35 Facts About Fatimid


Fatimid Caliphate was an Ismaili Shia caliphate extant from the tenth to the twelfth centuries AD.

FactSnippet No. 1,043,142

Between 902 to 909 the foundation of the Fatimid state was realized by the Kutama Berbers, under the leadership of the da'i Abu Abdallah, whose conquest of Ifriqiya paved the way for the establishment of the Caliphate.

FactSnippet No. 1,043,143

Fatimid dynasty claimed descent from Fatimah, the daughter of the Islamic prophet Muhammad.

FactSnippet No. 1,043,144

Fatimid dynasty came to power as the leaders of Isma'ilism, a revolutionary Shi'a movement "which was at the same time political and religious, philosophical and social", and which originally proclaimed nothing less than the arrival of an Islamic messiah.

FactSnippet No. 1,043,145

Fatimid established an Isma'ili theocratic state based in Tazrut, operating in a way similar to previous Isma'ili missionary networks in Mesopotamia but adapted to local Kutama tribal structures.

FactSnippet No. 1,043,146

Fatimid adopted the role of a traditional Islamic ruler at the head of this organization while remaining in frequent contact with Ubayd Allah.

FactSnippet No. 1,043,147

Fatimid continued to preach to his followers, known as the Awliya' Allah, and to initiate them into Isma'ili doctrine.

FactSnippet No. 1,043,148

Ziyadat Allah III stepped up anti-Fatimid propaganda, recruited volunteers, and took measures to defend the weakly-fortified city of Kairouan.

FactSnippet No. 1,043,149

Fatimid established a new, Isma'ili Shi'a regime on behalf of his absent, and for the moment unnamed, master.

FactSnippet No. 1,043,150

Fatimid was accompanied by Ziri ibn Manad, the leader of the Zirids.

FactSnippet No. 1,043,151

Nevertheless, by the time of al-Mahdi's death in 934, the Fatimid Caliphate "had become a great power in the Mediterranean".

FactSnippet No. 1,043,152

The Fatimid focus on agriculture further increased their riches and allowed the dynasty and the Egyptians to flourish.

FactSnippet No. 1,043,153

Fatimid allied with the Qarmatis and with Arab Bedouin tribes in Syria and invaded Palestine in the spring of 977.

FactSnippet No. 1,043,154

Fatimid took Homs and Hama in 992 and defeated a combined force from Hamdanid Aleppo and Byzantine-held Antioch.

FactSnippet No. 1,043,155

Fatimid opened the Dar al-'Ilm, a library for the study of the sciences, which was in line with al-'Aziz's previous policy of cultivating this knowledge.

FactSnippet No. 1,043,156

Fatimid ordered or sanctioned the destruction of a number of churches and monasteries, which was unprecedented, and in 1009, for reasons that remain unclear, he ordered the demolition of the Church of the Holy Sephulchre in Jerusalem.

FactSnippet No. 1,043,157

Fatimid was purportedly murdered, but his body was never found.

FactSnippet No. 1,043,158

Fatimid's served as his regent until her death in 1023, at which point an alliance of courtiers and officials ruled, with al-Jarjara'i, a former finance official, at their head.

FactSnippet No. 1,043,159

Fatimid was 7 years old when he came to the throne and thus al-Jarjara'i continued to serve as vizier and his guardian.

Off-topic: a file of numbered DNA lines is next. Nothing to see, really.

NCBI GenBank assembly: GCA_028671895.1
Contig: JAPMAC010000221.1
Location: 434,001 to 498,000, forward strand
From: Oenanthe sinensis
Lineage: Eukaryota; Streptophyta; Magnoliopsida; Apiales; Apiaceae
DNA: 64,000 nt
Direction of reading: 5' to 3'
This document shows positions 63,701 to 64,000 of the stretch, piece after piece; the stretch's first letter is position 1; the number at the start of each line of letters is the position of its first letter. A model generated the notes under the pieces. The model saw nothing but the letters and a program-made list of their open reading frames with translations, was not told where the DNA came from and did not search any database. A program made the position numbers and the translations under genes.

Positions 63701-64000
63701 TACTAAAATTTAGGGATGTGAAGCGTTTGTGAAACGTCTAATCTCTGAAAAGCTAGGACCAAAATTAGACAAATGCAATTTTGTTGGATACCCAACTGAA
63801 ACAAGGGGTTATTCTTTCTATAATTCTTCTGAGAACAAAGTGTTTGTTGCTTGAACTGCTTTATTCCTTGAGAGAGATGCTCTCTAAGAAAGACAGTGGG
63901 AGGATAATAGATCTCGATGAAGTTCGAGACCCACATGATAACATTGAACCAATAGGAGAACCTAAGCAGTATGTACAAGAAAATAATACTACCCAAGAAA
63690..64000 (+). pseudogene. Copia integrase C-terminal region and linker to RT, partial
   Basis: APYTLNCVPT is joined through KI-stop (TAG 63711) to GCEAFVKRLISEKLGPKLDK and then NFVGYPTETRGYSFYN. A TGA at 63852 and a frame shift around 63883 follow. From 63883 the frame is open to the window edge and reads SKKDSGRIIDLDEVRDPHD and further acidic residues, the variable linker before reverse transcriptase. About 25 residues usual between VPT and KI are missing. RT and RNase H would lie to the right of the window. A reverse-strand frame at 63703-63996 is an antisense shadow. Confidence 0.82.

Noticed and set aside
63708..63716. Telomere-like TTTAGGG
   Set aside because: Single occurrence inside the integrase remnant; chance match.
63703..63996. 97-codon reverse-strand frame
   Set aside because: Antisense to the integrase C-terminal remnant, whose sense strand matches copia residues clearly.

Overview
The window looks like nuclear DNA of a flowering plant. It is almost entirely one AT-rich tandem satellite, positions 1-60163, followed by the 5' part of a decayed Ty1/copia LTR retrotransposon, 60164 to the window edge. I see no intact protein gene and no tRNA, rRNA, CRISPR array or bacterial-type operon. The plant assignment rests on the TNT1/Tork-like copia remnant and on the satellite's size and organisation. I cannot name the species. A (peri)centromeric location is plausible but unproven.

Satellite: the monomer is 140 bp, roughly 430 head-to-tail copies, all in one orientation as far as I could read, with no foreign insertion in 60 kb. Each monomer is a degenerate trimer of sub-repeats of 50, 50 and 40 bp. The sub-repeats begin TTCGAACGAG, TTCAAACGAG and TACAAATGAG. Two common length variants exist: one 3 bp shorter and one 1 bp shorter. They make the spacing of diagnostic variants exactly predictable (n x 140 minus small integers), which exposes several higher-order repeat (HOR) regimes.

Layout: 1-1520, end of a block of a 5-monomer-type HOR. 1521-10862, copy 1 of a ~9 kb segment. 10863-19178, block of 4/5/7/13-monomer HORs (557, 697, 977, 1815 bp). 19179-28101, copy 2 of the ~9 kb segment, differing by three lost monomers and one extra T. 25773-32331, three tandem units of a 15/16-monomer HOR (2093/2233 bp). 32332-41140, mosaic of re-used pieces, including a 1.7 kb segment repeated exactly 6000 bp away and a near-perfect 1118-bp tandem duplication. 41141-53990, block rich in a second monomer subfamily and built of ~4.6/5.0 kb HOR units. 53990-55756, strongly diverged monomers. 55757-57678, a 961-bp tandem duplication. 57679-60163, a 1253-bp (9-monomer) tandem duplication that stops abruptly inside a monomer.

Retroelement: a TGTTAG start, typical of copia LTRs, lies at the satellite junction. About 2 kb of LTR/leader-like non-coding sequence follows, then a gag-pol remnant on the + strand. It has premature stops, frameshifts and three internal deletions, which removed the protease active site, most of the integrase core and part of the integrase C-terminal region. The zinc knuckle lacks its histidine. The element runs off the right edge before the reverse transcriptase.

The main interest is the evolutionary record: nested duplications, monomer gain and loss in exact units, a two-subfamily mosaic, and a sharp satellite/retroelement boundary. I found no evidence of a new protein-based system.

FactSnippet No. 1,043,160

Fatimid returned to San'a where he established his family as rulers on behalf of the Fatimid caliphs.

FactSnippet No. 1,043,161

Fatimid's brother founded the city of Ta'izz, while the city of Aden became an important hub of trade between Egypt and India, which brought Egypt further wealth.

FactSnippet No. 1,043,162

In 1062, the tentative balance between the different ethnic groups within the Fatimid army collapsed and they quarreled constantly or fought each other in the streets.

FactSnippet No. 1,043,163

Fatimid commanded a large contingent of Armenian troops, many of whom were Christian.

FactSnippet No. 1,043,164

Fatimid attempted to secure the succession of his son to the vizierate as well, but this ultimately failed.

FactSnippet No. 1,043,165

Fatimid managed to carry out various administrative reforms and infrastructural projects during in the later years of al-Afdal's term, including the construction of an astronomical observatory in 1119.

FactSnippet No. 1,043,166

Fatimid accepted a pardon from the caliph and remained at the palace.

FactSnippet No. 1,043,167

Fatimid caliphs were buried in a mausoleum known as Turbat az-Za'faraan, located at the southern end of the eastern Fatimid palace in Cairo on the site now occupied by the Khan el-Khalili market.

FactSnippet No. 1,043,168

Scholars generally agree that, on the whole, Fatimid rule was highly tolerant and inclusive towards different religious communities.

FactSnippet No. 1,043,169

The Fatimid state promoted Isma'ili doctrine through a hierarchical organization.

FactSnippet No. 1,043,170

Cognizant of this, the Fatimid authorities introduced Shi'a changes to religious rituals only gradually after Jawhar's conquest.

FactSnippet No. 1,043,171

Fundamental change occurred when the Fatimid Caliphate attempted to push into Syria in the latter half of the tenth century.

FactSnippet No. 1,043,172

The Fatimid period is important in the history of Islamic art and architecture as it is one of the earliest Islamic dynasties for which enough materials survive for a detailed study of their evolution.

FactSnippet No. 1,043,173

The stylistic diversity of Fatimid art was a reflection of the wider cultural environment of the Mediterranean world at this time.

FactSnippet No. 1,043,174

Many traces of Fatimid architecture exist in both Egypt and present-day Tunisia, particularly in the former capitals of Mahdia and Cairo .

FactSnippet No. 1,043,175

Fatimid dynasty continued and flourished under Al-Musta'li until Al-Amir bi-Ahkami'l-Lah's death in 1130.

FactSnippet No. 1,043,176